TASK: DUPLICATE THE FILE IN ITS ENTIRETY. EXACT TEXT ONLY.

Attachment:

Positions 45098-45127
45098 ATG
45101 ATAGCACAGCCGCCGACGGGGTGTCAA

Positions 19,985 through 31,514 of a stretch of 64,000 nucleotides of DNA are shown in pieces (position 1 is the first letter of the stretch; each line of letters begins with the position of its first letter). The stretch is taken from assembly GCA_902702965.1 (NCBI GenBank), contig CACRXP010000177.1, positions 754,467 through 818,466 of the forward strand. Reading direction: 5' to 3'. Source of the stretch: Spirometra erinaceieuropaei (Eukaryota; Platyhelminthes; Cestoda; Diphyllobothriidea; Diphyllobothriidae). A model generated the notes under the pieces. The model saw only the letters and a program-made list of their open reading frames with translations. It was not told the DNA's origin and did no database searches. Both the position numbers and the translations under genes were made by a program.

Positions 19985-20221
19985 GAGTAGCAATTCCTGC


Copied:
Positions 45098-45127
45098 ATG
45101 ATAGCACAGCCGCCGACGGGGTGTCAA

Positions 19,985 through 31,514 of a stretch of 64,000 nucleotides of DNA are shown in pieces (position 1 is the first letter of the stretch; each line of letters begins with the position of its first letter). The stretch is taken from assembly GCA_902702965.1 (NCBI GenBank), contig CACRXP010000177.1, positions 754,467 through 818,466 of the forward strand. Reading direction: 5' to 3'. Source of the stretch: Spirometra erinaceieuropaei (Eukaryota; Platyhelminthes; Cestoda; Diphyllobothriidea; Diphyllobothriidae). A model generated the notes under the pieces. The model saw only the letters and a program-made list of their open reading frames with translations. It was not told the DNA's origin and did no database searches. Both the position numbers and the translations under genes were made by a program.

Positions 19985-20221
19985 GAGTAGCAATTCCTGC